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Hanging on the telephone: Why booming demand for smartphones is creating bottlenecks

Growth in demand for smartphones is having a big effect on the mobile and wired networks, so much so that worries are being aired about the ability to support the projected number of users. The problem is the mobile phone network was designed to carry voice traffic; even text messages were not considered in the early days.

Today, the mobile phone network carries more than 6billion text messages every day and more than 200million phones calls are in progress at any time. Accessing the web via a smartphone needs bandwidth and not enough of that is available via the traditional macro basestation. Building more macro basestations is generally not an option – particularly in cities – so smaller cells need to be created; step forward things like the femtocell.

Even if you can get mobile service via a femtocell, the data still has to be 'backhauled' and calls are being made for the UK to invest in the fibre optic backbone. It's no surprise, then, to find technology companies scrambling to develop solutions ahead of the crunch. Last week's Mobile World Congress in Barcelona saw the usual tidal wave of new phones and the like, but some headlines were stolen by the hardware that will enable tomorrow's mobile phone system.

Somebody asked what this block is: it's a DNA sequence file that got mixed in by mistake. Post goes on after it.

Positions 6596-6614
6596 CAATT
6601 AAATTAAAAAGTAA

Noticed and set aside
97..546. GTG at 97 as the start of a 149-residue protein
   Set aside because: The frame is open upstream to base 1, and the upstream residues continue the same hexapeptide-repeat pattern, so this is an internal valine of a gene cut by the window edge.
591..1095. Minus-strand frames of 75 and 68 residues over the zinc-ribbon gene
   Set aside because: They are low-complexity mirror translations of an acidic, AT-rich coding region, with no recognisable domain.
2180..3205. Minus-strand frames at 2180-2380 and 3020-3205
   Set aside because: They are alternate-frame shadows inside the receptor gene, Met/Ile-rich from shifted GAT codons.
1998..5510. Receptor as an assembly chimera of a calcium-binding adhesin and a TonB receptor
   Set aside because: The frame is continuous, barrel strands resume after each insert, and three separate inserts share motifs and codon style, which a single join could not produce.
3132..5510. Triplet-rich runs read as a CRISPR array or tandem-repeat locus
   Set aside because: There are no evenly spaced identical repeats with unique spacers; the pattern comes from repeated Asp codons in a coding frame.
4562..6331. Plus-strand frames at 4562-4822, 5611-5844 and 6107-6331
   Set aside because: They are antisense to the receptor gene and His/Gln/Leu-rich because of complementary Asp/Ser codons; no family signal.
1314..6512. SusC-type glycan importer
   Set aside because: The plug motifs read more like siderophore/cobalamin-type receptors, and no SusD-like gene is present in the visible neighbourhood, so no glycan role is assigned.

Companies like Qualcomm were discussing quad core chips which increase data capacity substantially, while Freescale launched the Qonverge family, designed to increase capacity at all points in the basestation hierarchy. Meanwhile, Alcatel Lucent unveiled lightRadio, a concept in which the components of a macro basestation are distributed throughout the cell, with data backhauled via microwave links.

Will we see macro basestations disappear in the near future? Probably not, but the way in which our mobile phones access the networks hidden 'behind the scenes' will change dramatically in the coming years.

Graham Pitcher

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